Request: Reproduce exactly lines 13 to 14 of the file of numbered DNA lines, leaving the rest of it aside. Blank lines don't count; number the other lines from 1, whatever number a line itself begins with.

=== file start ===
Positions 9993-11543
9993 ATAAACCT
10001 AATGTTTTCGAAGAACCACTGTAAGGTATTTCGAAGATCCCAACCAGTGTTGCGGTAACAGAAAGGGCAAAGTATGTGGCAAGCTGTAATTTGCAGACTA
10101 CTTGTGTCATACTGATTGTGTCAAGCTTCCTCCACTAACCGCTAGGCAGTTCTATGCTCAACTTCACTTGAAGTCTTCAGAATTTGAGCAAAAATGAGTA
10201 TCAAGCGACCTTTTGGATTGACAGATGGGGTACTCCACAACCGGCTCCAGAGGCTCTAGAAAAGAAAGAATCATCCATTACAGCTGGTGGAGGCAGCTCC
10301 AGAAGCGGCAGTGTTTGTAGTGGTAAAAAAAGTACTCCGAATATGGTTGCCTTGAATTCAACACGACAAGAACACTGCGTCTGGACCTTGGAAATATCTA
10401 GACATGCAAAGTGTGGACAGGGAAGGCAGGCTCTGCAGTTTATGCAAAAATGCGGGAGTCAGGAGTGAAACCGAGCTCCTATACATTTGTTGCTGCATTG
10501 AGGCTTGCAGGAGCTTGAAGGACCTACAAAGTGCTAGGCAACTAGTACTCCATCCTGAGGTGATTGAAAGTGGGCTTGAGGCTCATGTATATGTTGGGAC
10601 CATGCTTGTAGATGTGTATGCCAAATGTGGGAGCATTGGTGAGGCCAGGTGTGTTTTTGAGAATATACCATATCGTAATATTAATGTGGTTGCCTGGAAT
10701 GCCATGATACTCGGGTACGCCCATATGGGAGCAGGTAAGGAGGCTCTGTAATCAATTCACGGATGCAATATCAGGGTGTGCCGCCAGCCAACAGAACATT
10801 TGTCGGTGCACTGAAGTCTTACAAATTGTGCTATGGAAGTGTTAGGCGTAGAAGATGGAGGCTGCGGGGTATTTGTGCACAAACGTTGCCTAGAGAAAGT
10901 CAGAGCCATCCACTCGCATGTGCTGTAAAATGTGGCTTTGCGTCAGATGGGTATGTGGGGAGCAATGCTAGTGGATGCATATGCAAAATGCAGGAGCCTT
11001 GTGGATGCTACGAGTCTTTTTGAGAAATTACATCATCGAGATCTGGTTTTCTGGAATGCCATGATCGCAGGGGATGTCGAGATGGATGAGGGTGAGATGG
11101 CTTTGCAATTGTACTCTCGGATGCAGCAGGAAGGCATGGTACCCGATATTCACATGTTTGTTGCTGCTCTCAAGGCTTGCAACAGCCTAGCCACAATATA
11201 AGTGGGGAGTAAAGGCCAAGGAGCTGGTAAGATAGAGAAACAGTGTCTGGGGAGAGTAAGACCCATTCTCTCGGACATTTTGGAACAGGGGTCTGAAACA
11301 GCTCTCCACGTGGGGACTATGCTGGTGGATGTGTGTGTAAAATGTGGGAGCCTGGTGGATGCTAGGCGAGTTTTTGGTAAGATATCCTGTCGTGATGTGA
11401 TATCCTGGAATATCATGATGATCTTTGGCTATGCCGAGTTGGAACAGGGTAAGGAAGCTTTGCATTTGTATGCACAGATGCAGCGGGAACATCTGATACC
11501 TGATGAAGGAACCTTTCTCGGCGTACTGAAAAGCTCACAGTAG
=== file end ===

11001 GTGGATGCTACGAGTCTTTTTGAGAAATTACATCATCGAGATCTGGTTTTCTGGAATGCCATGATCGCAGGGGATGTCGAGATGGATGAGGGTGAGATGG
11101 CTTTGCAATTGTACTCTCGGATGCAGCAGGAAGGCATGGTACCCGATATTCACATGTTTGTTGCTGCTCTCAAGGCTTGCAACAGCCTAGCCACAATATA